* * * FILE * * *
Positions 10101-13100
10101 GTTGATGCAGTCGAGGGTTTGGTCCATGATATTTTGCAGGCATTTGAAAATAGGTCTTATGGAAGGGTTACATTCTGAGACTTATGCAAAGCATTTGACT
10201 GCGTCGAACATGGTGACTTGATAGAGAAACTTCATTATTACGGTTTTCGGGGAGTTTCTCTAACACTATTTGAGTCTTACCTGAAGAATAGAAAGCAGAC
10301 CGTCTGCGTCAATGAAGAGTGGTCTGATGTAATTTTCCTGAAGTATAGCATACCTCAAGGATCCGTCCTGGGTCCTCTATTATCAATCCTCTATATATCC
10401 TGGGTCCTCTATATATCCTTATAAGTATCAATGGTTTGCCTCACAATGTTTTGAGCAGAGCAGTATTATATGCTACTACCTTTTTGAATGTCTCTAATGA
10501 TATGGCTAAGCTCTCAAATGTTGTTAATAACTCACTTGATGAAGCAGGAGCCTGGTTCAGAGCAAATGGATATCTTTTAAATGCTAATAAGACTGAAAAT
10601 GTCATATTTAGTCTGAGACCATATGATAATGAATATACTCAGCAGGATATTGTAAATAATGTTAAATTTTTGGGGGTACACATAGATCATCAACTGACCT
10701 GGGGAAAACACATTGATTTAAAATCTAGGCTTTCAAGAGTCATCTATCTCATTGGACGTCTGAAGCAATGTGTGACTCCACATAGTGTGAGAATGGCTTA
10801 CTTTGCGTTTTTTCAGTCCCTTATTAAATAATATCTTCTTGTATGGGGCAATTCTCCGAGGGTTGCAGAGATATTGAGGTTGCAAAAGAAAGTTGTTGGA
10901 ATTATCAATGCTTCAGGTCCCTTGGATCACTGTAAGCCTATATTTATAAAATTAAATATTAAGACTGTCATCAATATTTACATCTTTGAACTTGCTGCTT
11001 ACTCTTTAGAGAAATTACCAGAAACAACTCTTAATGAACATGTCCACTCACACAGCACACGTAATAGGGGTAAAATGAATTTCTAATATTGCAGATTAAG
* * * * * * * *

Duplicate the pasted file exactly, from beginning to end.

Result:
Positions 10101-13100
10101 GTTGATGCAGTCGAGGGTTTGGTCCATGATATTTTGCAGGCATTTGAAAATAGGTCTTATGGAAGGGTTACATTCTGAGACTTATGCAAAGCATTTGACT
10201 GCGTCGAACATGGTGACTTGATAGAGAAACTTCATTATTACGGTTTTCGGGGAGTTTCTCTAACACTATTTGAGTCTTACCTGAAGAATAGAAAGCAGAC
10301 CGTCTGCGTCAATGAAGAGTGGTCTGATGTAATTTTCCTGAAGTATAGCATACCTCAAGGATCCGTCCTGGGTCCTCTATTATCAATCCTCTATATATCC
10401 TGGGTCCTCTATATATCCTTATAAGTATCAATGGTTTGCCTCACAATGTTTTGAGCAGAGCAGTATTATATGCTACTACCTTTTTGAATGTCTCTAATGA
10501 TATGGCTAAGCTCTCAAATGTTGTTAATAACTCACTTGATGAAGCAGGAGCCTGGTTCAGAGCAAATGGATATCTTTTAAATGCTAATAAGACTGAAAAT
10601 GTCATATTTAGTCTGAGACCATATGATAATGAATATACTCAGCAGGATATTGTAAATAATGTTAAATTTTTGGGGGTACACATAGATCATCAACTGACCT
10701 GGGGAAAACACATTGATTTAAAATCTAGGCTTTCAAGAGTCATCTATCTCATTGGACGTCTGAAGCAATGTGTGACTCCACATAGTGTGAGAATGGCTTA
10801 CTTTGCGTTTTTTCAGTCCCTTATTAAATAATATCTTCTTGTATGGGGCAATTCTCCGAGGGTTGCAGAGATATTGAGGTTGCAAAAGAAAGTTGTTGGA
10901 ATTATCAATGCTTCAGGTCCCTTGGATCACTGTAAGCCTATATTTATAAAATTAAATATTAAGACTGTCATCAATATTTACATCTTTGAACTTGCTGCTT
11001 ACTCTTTAGAGAAATTACCAGAAACAACTCTTAATGAACATGTCCACTCACACAGCACACGTAATAGGGGTAAAATGAATTTCTAATATTGCAGATTAAG